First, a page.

Benefits of splitting a day

Michael Sliwinski — №12 with Jason Womack

Mornings are just for me

Running a company requires lots of my time and I can find myself replying to emails all day long. By dividing my time to morning time and afternoon time I can focus to create and set strategy from my company in the morning. I really need that time for myself.

This way I can concentrate and work free of any interruptions — write, sketch, draw, plan, brainstorm… and I’m guaranteed to get things done this way. I try to get my three main rocks (three most important tasks for the day) done by noon.

Afternoons are for people — especially my team

First I reply to my team. I make sure everyone gets some feedback from me. I try not to fail at this but at times when I’m very busy folks need to be patient with me. I hate it when I don’t have the time to get back to my team and test things they’re working on. That’s why I focus on this first.

Meetings come in the afternoon, too

Following this rule I schedule meetings (usually Skype calls) between 12 and 4 pm (with exceptions for my American friends as I live in Europe).

@mail and @phone contexts

The rest of the day I spend replying to email and calling people and taking phone calls. Actually phone is still a pretty powerful tool. I call people up if I want an answer fast. I don’t mind interrupting people at this time with my phone call as I assume everyone’s like me and has already done their most important things for the day :-)

Working standing vs working sitting

The noon also usually changes my working style — in the mornings I’m working standing and at noon I take my laptop, get a cup of coffee and go sit on a terrace or in the living room. This way I can benefit from sitting nicely and start replying to people :-)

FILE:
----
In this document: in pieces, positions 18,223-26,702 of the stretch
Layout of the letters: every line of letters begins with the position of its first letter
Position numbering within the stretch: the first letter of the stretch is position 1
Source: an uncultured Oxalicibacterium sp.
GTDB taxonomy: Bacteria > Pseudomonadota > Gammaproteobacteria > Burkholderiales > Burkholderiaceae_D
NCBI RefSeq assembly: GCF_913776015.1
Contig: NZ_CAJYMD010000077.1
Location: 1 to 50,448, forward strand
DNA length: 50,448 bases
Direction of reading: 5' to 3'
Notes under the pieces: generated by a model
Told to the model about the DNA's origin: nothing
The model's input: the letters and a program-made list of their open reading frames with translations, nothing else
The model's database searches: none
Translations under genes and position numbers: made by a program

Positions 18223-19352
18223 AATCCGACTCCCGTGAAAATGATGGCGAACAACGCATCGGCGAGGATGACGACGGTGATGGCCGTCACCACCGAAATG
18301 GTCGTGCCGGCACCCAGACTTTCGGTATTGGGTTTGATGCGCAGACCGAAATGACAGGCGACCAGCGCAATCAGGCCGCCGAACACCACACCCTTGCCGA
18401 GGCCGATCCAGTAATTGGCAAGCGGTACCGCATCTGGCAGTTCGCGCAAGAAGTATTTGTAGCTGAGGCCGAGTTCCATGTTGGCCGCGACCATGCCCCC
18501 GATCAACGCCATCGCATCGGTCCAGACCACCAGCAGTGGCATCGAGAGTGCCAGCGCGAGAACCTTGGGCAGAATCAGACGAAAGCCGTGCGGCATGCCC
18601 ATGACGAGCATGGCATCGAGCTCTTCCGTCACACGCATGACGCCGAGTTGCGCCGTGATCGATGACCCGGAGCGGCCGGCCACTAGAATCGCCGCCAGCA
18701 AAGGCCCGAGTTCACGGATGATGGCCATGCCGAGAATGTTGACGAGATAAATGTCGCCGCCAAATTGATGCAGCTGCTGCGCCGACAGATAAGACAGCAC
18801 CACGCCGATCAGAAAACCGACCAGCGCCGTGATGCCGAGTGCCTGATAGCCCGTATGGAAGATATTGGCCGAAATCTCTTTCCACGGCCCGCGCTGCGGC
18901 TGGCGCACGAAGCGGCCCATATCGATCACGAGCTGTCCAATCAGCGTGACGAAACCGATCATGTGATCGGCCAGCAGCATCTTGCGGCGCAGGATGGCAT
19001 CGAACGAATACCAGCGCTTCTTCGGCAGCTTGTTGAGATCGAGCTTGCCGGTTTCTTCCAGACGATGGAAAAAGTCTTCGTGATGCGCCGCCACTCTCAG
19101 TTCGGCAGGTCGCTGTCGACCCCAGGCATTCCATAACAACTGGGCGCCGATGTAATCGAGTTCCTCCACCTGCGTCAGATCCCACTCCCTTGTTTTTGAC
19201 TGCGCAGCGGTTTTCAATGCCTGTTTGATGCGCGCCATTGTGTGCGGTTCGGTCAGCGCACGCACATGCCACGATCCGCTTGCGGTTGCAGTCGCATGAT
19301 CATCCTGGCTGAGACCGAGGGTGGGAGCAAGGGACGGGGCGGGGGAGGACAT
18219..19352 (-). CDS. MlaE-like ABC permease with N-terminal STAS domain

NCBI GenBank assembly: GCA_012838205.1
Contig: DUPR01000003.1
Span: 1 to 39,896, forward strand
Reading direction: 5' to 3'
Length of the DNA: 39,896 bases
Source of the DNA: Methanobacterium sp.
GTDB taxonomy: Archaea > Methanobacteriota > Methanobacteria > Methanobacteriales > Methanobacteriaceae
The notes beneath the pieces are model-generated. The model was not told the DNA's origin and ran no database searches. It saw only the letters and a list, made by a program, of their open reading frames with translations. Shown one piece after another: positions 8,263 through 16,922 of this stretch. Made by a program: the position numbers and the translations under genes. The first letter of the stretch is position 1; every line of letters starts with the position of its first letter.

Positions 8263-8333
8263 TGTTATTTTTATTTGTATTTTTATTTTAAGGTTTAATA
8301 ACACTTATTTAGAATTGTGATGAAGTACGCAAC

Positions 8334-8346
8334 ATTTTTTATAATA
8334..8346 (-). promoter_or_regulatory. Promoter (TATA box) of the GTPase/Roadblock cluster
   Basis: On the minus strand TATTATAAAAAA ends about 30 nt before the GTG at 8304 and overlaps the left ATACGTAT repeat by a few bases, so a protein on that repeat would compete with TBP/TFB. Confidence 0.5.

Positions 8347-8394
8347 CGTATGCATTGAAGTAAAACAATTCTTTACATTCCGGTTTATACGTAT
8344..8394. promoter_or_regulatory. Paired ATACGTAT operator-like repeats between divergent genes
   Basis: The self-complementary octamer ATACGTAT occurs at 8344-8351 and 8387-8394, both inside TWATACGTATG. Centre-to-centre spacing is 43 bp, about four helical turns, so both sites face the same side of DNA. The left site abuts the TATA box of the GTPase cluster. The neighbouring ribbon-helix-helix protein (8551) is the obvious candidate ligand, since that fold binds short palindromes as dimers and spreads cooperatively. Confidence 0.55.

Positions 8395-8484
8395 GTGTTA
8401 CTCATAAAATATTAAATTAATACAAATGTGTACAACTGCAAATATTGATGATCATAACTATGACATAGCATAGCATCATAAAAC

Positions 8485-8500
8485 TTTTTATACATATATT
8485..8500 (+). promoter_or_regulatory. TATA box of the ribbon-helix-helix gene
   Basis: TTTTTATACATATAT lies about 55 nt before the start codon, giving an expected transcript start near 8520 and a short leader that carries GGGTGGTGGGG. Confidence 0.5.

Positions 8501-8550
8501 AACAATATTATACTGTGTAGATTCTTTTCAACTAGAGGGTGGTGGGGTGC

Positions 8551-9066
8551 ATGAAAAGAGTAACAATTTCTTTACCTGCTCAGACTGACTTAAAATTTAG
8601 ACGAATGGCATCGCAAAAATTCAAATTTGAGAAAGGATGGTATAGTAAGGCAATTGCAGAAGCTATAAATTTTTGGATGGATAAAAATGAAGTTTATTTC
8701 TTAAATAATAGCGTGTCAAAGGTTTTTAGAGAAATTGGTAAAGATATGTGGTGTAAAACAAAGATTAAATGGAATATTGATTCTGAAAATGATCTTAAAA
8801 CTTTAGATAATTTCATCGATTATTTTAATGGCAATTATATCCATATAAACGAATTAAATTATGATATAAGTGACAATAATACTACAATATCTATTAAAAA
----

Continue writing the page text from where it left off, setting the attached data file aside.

The benefit of splitting the day is FOCUS

That’s the most important thing — splitting the day in two gives me focus and time to work. I love it. Running a company of 12 (as of today) requires lots of attention and can come down to constant emailing and responding to others’ requests. When I split my day I have the time for me and I’m constrained to responding to folks only for half of the day.

This approach reminds me of a story about a CEO I read that when he showed up in the office he’d have his door closed until noon… and would open the door shortly after to signal to his teammates that now they can approach him. I do the same… only as we have no office, I just don’t reply to email, skype or any other form of communication. :-)

Photo: Flickr / troycochrane CC BY-NC-ND 2.0

Michael sliwinski

Michael Sliwinski

Michael Sliwinski is your chief editor of the Productive! Magazine and the host of the Productive! Show. Every day he’s trying to help people get more done with his web application Nozbe — now also available as a native Android, iPhone and iPad app, as well as for a desktop PC and a Mac.

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